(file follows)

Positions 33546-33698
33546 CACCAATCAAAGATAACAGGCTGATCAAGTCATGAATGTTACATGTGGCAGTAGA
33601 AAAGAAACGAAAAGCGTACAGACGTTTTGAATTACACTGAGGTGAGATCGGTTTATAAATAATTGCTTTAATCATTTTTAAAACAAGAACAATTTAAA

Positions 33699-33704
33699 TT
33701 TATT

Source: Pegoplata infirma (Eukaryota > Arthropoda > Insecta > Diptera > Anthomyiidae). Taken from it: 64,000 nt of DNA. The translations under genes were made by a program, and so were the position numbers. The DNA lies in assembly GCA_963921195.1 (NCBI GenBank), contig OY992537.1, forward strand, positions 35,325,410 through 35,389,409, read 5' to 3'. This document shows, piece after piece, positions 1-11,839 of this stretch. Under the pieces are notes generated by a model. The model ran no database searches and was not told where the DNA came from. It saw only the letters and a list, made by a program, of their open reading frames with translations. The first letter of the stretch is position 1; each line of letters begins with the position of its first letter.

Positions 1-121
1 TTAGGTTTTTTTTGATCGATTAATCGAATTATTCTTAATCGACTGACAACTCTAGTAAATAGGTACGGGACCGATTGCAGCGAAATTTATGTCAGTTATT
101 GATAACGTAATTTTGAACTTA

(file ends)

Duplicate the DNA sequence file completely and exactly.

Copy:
Positions 33546-33698
33546 CACCAATCAAAGATAACAGGCTGATCAAGTCATGAATGTTACATGTGGCAGTAGA
33601 AAAGAAACGAAAAGCGTACAGACGTTTTGAATTACACTGAGGTGAGATCGGTTTATAAATAATTGCTTTAATCATTTTTAAAACAAGAACAATTTAAA

Positions 33699-33704
33699 TT
33701 TATT

Source: Pegoplata infirma (Eukaryota > Arthropoda > Insecta > Diptera > Anthomyiidae). Taken from it: 64,000 nt of DNA. The translations under genes were made by a program, and so were the position numbers. The DNA lies in assembly GCA_963921195.1 (NCBI GenBank), contig OY992537.1, forward strand, positions 35,325,410 through 35,389,409, read 5' to 3'. This document shows, piece after piece, positions 1-11,839 of this stretch. Under the pieces are notes generated by a model. The model ran no database searches and was not told where the DNA came from. It saw only the letters and a list, made by a program, of their open reading frames with translations. The first letter of the stretch is position 1; each line of letters begins with the position of its first letter.

Positions 1-121
1 TTAGGTTTTTTTTGATCGATTAATCGAATTATTCTTAATCGACTGACAACTCTAGTAAATAGGTACGGGACCGATTGCAGCGAAATTTATGTCAGTTATT
101 GATAACGTAATTTTGAACTTA